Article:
Mead mentions one point I've highlighted before: the discontinuity between Obama in reality and Obama in expectation. But Mead picks up on another point I hadn't noticed: the kid is looking punchy. Somebody needs to take him back to his corner, pour a bottle of water over his head, and tell him that it ain't over, that he can really do it. Wrapping both points together, Mead says:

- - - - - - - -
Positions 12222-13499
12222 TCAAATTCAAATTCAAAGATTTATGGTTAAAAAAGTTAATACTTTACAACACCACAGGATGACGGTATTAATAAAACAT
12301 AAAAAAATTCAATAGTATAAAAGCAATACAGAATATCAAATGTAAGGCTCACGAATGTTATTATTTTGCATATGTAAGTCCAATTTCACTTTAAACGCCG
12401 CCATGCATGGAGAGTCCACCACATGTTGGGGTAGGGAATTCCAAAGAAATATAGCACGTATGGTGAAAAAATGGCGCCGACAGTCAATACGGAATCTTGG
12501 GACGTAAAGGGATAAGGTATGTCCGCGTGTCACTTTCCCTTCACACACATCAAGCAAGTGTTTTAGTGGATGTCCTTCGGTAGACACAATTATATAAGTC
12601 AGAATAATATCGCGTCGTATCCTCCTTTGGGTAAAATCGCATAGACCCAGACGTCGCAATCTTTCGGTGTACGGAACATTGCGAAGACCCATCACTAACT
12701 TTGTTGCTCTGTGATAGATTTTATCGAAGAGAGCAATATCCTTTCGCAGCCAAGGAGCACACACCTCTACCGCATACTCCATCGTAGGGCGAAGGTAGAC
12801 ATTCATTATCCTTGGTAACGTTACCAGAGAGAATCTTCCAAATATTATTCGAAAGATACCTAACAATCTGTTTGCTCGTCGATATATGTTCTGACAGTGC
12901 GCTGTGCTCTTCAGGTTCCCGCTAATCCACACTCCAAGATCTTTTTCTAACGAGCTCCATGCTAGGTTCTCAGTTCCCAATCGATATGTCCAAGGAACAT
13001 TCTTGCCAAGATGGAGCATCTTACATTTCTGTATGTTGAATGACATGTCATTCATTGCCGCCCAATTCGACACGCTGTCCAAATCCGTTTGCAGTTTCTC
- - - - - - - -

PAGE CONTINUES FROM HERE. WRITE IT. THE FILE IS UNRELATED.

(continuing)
The President looks like a man who is ridden by events; at just the moment when the nation craves a strong leader, the President looks weak, dodgy, uncertain. The contrast with the inflated hopes that an untested and inexperienced Senator Obama did so much to build up is crippling. Obama has fallen so far precisely because he and his supporters so hugely oversold him.I think I've said before that the job of a President is to make his predecessor look good. I won't say that Obama has made W look good yet. But when it comes to deal-making politics, squaring the circle, we all know who was good at that--Bill Clinton. Mead says: , "the moment the President seems to be envying Clinton’s talents and attempting to emulate rather than scorn them. From anti-Clinton to aspiring Clinton is a long fall and it can’t be much fun."